These incidents, along with the stories he tells about the pomegranate tree demon, the character sketches of men and women he encountered, like Abakka, the belching child widow Lakshmidevamma, his teachers and role models make for fascinating reading. His description of Tirthahalli and the many other places he grew up are so vivid that they come alive for even those who have no clue what the Malnad region is like. He makes observations about the fashion of the day- having cropped hair, giving up the ear ornament, wearing a pith hat, a tie, and draping the dhoti in the Bengali manner. What URA achieved as a student, his success as a writer, acclaimed world over through awards and recognition, his appointment as Chairman/ President/ Vice Chancellor to various cultural and academic institutions like the Sahitya Akademi, The Film and Television Institute, National Book Trust, the founder Vice chancellor of the Mahatma Gandhi University, Kerala, and the Kerala Education Commission, among many others, are well known and documented.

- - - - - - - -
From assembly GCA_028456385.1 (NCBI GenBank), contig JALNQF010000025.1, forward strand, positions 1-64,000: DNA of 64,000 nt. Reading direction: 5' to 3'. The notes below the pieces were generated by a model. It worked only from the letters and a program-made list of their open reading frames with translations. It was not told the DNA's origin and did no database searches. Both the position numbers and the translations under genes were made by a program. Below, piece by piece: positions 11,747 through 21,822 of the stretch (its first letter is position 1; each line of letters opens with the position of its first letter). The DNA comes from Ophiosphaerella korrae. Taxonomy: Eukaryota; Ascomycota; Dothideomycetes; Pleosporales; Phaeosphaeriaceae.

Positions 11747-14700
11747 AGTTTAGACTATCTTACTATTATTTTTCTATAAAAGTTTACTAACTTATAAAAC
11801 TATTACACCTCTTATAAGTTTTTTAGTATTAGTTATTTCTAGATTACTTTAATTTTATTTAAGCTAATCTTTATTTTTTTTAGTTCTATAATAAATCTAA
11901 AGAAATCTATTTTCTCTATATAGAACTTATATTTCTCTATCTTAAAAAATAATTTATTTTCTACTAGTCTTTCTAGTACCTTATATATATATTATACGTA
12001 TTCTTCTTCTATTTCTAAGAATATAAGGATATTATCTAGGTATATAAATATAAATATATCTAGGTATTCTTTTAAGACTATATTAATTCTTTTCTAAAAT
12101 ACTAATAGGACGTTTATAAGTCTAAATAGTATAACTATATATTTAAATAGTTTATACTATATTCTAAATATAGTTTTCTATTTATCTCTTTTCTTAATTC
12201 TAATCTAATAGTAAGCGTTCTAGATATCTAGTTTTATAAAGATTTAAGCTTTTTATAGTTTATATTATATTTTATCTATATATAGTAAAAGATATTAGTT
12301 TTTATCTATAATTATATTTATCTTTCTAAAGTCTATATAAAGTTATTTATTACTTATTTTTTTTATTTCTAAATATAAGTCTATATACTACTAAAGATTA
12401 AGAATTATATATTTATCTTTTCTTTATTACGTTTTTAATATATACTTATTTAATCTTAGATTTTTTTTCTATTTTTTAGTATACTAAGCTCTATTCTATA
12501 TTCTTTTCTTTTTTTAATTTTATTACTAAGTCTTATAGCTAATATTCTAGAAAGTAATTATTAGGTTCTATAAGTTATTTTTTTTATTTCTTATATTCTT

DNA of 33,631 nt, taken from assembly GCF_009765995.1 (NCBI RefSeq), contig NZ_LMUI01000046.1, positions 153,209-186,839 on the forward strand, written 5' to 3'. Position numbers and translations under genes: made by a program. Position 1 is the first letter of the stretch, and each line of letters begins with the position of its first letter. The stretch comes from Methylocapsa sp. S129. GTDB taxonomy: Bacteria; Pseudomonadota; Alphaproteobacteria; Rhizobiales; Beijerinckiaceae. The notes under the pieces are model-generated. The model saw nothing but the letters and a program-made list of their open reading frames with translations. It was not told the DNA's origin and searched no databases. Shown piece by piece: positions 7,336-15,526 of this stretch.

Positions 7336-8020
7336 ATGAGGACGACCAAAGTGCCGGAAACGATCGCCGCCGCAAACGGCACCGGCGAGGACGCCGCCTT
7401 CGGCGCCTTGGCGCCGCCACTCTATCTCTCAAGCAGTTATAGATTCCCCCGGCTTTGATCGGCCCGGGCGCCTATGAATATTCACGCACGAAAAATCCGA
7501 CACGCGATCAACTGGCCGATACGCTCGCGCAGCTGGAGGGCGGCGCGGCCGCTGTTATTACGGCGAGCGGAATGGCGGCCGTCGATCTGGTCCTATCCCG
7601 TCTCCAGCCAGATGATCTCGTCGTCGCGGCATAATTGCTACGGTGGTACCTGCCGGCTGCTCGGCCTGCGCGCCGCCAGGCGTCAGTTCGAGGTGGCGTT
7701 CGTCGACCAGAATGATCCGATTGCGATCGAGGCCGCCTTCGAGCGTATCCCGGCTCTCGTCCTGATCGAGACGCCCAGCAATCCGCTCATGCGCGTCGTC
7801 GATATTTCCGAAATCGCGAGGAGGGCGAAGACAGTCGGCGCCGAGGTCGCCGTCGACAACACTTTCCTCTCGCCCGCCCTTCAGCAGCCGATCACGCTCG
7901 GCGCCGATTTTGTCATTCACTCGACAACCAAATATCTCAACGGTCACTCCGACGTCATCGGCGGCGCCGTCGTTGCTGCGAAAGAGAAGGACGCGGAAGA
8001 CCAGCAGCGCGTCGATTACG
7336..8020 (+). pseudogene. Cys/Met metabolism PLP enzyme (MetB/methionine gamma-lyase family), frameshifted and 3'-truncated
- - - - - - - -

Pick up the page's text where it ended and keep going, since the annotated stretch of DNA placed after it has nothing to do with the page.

I wish now I had read Suragi before I translated, with Vivek Shanbhag, URA’s last work, Hindutva or Hind Swaraj. It would have given me a deeper understanding of his anguish, his concern for the fate of his fellow Indians, his apprehensions about the curtailing of our rights as citizens of this great country, the gradual erosion of the plurality and diversity so inherent in our history.

Regarding the translation – all I can say is that Ananthamurthy was an elegant writer, Malcolm Bradbury, his tutor at Birmingham’s comment that he could not ‘write in English’ notwithstanding. I wonder what he would think of some awkward and clumsy phrasing. Perhaps stringent editing was called for especially in the early pages. To start off cringing every time one came across a typo does not augur well for a reader’s response to a book by however eminent a writer.

Suragi by UR Ananthamurthy, Transcribed and compiled by Ja Na Tejashri; translated from Kannada by SR Ramakrishna; Published by OUP; 392 Pages; ₹650